The students who show signs of depression are more inclined towards using the Internet differently than those who show no symptoms of being depressed, a new study has revealed. Researchers at Missouri University of Science and Technology analyzed Internet usage among college students.
They used the actual Internet usage data collected from the university's network for the purpose of study.
The researchers recognized nine fine-grained patterns of Internet usage that may indicate depression.
They found that the students showing signs of depression tend to use file-sharing services more than their counterparts, and also use the Internet in a more random manner, frequently switching among several applications.
Dr. Sriram Chellappan, an assistant professor of computer science at Missouri S and T and the lead researcher in the study claimed that the findings provide new insights on the association between Internet use and depression compared to existing studies. "The study is believed to be the first that uses actual Internet data, collected unobtrusively and anonymously, to associate Internet usage with signs of depression", said Chellappan. He revealed that Previous research on Internet usage has relied on surveys, which are "a far less accurate way" of assessing how people use the Internet.
"This is because when students themselves reported their volume and type of Internet activity, the amount of Internet usage data is limited because people's memories fade with time. "There may be errors and social desirability bias when students report their own Internet usage," Chellappan said. Here, social desirability bias refers to the tendency of survey respondents to answer questions in a manner that will be viewed favorably by others. Chellappan and his fellow researchers gathered a month's worth of Internet data for 216 Missouri S and T undergraduate students.
The data was collected anonymously and unobtrusively and students involved in the study were assigned pseudonyms to keep their identities concealed from the researchers. However, before the researchers collected the usage data from the campus network, the students were tested to determine whether they showed signs of depression.
After this the researchers analyzed the usage data of the study participants. They found that students who showed signs of depression used the Internet much differently than the other study participants. Chellappan and his colleagues found that depressed students tended to use file-sharing services, send email and chat online more than their counterparts.
Such students also tended to use higher "packets per flow" applications, those high-bandwidth applications often associated with online videos and games, than their counterparts. Also they tended to use the Internet in a more "random" manner by frequently switching among applications, perhaps from chat rooms to games to email. Chellappan thinks that randomness may indicate trouble concentrating, a characteristic related to depression.
"Students showing signs of depression had high flow duration entropy, which means that the duration of Internet flows of these students is highly inconsistent," said Chellappan. At the beginning of the study, the 216 participating students were tested to determine whether they showed the symptoms of depression.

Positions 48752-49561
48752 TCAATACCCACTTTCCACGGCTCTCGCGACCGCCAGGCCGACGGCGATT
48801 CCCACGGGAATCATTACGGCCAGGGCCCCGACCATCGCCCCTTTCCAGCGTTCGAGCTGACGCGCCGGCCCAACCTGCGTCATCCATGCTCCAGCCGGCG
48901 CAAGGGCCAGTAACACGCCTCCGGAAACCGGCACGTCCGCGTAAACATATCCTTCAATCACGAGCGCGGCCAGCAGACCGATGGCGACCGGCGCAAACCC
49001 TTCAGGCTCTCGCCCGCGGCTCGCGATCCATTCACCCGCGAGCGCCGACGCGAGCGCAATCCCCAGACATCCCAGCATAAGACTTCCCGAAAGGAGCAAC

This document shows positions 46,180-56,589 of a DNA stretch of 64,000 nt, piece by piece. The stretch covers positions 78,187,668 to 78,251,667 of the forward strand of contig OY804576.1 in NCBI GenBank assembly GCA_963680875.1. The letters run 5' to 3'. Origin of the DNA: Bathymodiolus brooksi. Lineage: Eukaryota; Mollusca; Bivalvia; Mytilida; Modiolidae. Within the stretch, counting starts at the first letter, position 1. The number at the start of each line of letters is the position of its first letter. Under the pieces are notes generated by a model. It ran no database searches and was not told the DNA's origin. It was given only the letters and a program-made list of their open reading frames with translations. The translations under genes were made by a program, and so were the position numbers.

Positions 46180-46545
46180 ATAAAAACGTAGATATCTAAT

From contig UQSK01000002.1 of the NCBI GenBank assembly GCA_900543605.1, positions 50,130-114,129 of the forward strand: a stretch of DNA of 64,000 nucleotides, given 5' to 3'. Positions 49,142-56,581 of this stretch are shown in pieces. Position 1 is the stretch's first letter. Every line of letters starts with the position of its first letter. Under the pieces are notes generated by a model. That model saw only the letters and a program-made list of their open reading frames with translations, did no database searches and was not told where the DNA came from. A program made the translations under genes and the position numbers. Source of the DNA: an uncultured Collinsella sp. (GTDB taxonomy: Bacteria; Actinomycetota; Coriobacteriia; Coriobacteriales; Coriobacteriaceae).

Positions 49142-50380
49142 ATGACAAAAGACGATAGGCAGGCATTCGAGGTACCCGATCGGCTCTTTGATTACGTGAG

Based on the Center for Epidemiologic Studies-Depression (CES-D) scale, about 30 percent of the students in the study fulfilled the minimum criteria for depression. On a national level, previous studies have shown that between 10 percent and 40 percent of all American students suffer from depression. Chellappan's study has been accepted for publication in a forthcoming issue of 'IEEE Technology and Society Magazine'.
The study will be titled as "Associating Depressive Symptoms in College Students with Internet Usage Using Real Internet Data. Kotikalapudi is the chief author of the paper and has received his Master of Science degree in computer science from Missouri S and T in December 2011. His co-authors for the paper are Chellappan; Dr. Frances Montgomery, Curators' Teaching Professor of psychological science; Dr. Donald C. Wunsch, the M.K. Finley Missouri Distinguished Professor of Computer Engineering; and Karl F. Lutzen, information security officer for Missouri S and T's IT department.
Chellappan is now aiming to use these findings to develop software that could be installed on home computers to help individuals determine whether their Internet usage patterns may indicate depression.
The software would unobtrusively monitor Internet usage and alert individuals if their usage patterns indicates signs of depression.
"The software would be a cost-effective and an in-home tool that could proactively prompt users to seek medical help if their Internet usage patterns indicate possible depression.""The software could also be installed on campus networks to notify counselors of students whose Internet usage patterns are indicative of depressive behavior," said Chellappan. Chellappan also believes that, the method used to connect Internet use and depression can be helpful help in the diagnosis of other mental disorders like anorexia, bulimia, attention deficit hyperactivity disorder or schizophrenia.
"We could also investigate associations between other Internet features like visits to social networking sites, late night Internet use and randomness in time of Internet use with depressive symptoms," he said.
"Applications of this study to diagnose and treat mental disorders for other vulnerable groups like the elderly and military veterans are also significant," he added. (ANI)